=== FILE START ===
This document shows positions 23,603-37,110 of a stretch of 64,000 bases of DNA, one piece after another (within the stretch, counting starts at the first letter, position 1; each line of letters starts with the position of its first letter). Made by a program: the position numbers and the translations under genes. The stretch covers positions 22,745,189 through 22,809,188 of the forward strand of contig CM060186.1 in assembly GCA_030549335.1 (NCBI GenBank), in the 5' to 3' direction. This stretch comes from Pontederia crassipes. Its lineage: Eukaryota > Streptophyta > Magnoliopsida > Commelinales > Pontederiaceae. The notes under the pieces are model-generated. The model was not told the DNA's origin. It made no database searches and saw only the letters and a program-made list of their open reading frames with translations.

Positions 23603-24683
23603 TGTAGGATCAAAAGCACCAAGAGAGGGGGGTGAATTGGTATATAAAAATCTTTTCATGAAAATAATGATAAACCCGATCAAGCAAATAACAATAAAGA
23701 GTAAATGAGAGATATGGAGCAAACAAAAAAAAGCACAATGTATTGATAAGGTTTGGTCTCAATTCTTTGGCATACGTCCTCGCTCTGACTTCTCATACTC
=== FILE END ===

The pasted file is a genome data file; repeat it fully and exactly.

This document shows positions 23,603-37,110 of a stretch of 64,000 bases of DNA, one piece after another (within the stretch, counting starts at the first letter, position 1; each line of letters starts with the position of its first letter). Made by a program: the position numbers and the translations under genes. The stretch covers positions 22,745,189 through 22,809,188 of the forward strand of contig CM060186.1 in assembly GCA_030549335.1 (NCBI GenBank), in the 5' to 3' direction. This stretch comes from Pontederia crassipes. Its lineage: Eukaryota > Streptophyta > Magnoliopsida > Commelinales > Pontederiaceae. The notes under the pieces are model-generated. The model was not told the DNA's origin. It made no database searches and saw only the letters and a program-made list of their open reading frames with translations.

Positions 23603-24683
23603 TGTAGGATCAAAAGCACCAAGAGAGGGGGGTGAATTGGTATATAAAAATCTTTTCATGAAAATAATGATAAACCCGATCAAGCAAATAACAATAAAGA
23701 GTAAATGAGAGATATGGAGCAAACAAAAAAAAGCACAATGTATTGATAAGGTTTGGTCTCAATTCTTTGGCATACGTCCTCGCTCTGACTTCTCATACTC